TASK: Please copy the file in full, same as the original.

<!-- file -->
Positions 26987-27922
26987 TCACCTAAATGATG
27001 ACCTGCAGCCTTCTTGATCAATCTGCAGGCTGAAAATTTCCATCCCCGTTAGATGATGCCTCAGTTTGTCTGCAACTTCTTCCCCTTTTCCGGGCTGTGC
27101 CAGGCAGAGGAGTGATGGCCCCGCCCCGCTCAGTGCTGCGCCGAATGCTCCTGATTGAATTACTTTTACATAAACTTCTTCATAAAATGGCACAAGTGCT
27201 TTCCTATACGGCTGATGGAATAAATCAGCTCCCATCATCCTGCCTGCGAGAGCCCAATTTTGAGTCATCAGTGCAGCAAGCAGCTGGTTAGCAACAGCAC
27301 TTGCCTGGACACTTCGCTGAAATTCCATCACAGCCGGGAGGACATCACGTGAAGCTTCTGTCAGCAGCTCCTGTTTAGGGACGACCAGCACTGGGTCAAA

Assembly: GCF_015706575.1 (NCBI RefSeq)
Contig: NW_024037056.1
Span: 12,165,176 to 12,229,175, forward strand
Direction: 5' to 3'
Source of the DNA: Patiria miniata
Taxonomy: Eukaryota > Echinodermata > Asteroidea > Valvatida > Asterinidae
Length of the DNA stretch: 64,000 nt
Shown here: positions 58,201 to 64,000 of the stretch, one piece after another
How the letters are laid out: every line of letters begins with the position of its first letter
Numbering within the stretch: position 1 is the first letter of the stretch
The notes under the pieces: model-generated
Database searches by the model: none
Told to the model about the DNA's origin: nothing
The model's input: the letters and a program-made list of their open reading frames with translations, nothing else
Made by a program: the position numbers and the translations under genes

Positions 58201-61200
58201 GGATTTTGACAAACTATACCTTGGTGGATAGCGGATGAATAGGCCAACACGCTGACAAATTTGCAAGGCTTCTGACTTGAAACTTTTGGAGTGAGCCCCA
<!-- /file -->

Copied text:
Positions 26987-27922
26987 TCACCTAAATGATG
27001 ACCTGCAGCCTTCTTGATCAATCTGCAGGCTGAAAATTTCCATCCCCGTTAGATGATGCCTCAGTTTGTCTGCAACTTCTTCCCCTTTTCCGGGCTGTGC
27101 CAGGCAGAGGAGTGATGGCCCCGCCCCGCTCAGTGCTGCGCCGAATGCTCCTGATTGAATTACTTTTACATAAACTTCTTCATAAAATGGCACAAGTGCT
27201 TTCCTATACGGCTGATGGAATAAATCAGCTCCCATCATCCTGCCTGCGAGAGCCCAATTTTGAGTCATCAGTGCAGCAAGCAGCTGGTTAGCAACAGCAC
27301 TTGCCTGGACACTTCGCTGAAATTCCATCACAGCCGGGAGGACATCACGTGAAGCTTCTGTCAGCAGCTCCTGTTTAGGGACGACCAGCACTGGGTCAAA

Assembly: GCF_015706575.1 (NCBI RefSeq)
Contig: NW_024037056.1
Span: 12,165,176 to 12,229,175, forward strand
Direction: 5' to 3'
Source of the DNA: Patiria miniata
Taxonomy: Eukaryota > Echinodermata > Asteroidea > Valvatida > Asterinidae
Length of the DNA stretch: 64,000 nt
Shown here: positions 58,201 to 64,000 of the stretch, one piece after another
How the letters are laid out: every line of letters begins with the position of its first letter
Numbering within the stretch: position 1 is the first letter of the stretch
The notes under the pieces: model-generated
Database searches by the model: none
Told to the model about the DNA's origin: nothing
The model's input: the letters and a program-made list of their open reading frames with translations, nothing else
Made by a program: the position numbers and the translations under genes

Positions 58201-61200
58201 GGATTTTGACAAACTATACCTTGGTGGATAGCGGATGAATAGGCCAACACGCTGACAAATTTGCAAGGCTTCTGACTTGAAACTTTTGGAGTGAGCCCCA